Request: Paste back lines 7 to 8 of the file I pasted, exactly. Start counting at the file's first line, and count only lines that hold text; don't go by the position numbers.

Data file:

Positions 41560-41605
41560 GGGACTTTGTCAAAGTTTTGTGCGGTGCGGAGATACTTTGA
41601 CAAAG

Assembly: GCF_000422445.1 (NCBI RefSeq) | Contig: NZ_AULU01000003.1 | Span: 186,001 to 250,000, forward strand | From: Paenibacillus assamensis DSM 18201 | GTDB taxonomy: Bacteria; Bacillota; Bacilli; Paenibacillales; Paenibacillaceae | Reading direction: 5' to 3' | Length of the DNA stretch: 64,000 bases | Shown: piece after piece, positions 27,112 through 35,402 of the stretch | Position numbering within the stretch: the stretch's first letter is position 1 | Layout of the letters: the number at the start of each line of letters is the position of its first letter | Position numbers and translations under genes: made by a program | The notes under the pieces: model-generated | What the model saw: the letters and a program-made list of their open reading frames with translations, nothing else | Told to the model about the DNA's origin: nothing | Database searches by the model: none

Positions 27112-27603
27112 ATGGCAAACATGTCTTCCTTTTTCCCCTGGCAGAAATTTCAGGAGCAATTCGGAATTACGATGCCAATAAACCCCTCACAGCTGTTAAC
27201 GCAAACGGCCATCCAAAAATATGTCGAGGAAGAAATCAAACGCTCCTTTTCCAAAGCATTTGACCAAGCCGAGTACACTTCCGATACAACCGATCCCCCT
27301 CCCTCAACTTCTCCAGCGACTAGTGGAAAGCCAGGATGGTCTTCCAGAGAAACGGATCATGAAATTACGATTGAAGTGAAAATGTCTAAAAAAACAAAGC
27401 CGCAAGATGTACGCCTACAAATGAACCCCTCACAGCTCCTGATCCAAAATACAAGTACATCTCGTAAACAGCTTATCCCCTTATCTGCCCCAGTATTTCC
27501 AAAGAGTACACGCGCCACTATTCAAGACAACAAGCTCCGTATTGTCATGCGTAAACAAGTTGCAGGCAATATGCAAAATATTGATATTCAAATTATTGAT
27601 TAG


27201 GCAAACGGCCATCCAAAAATATGTCGAGGAAGAAATCAAACGCTCCTTTTCCAAAGCATTTGACCAAGCCGAGTACACTTCCGATACAACCGATCCCCCT
27301 CCCTCAACTTCTCCAGCGACTAGTGGAAAGCCAGGATGGTCTTCCAGAGAAACGGATCATGAAATTACGATTGAAGTGAAAATGTCTAAAAAAACAAAGC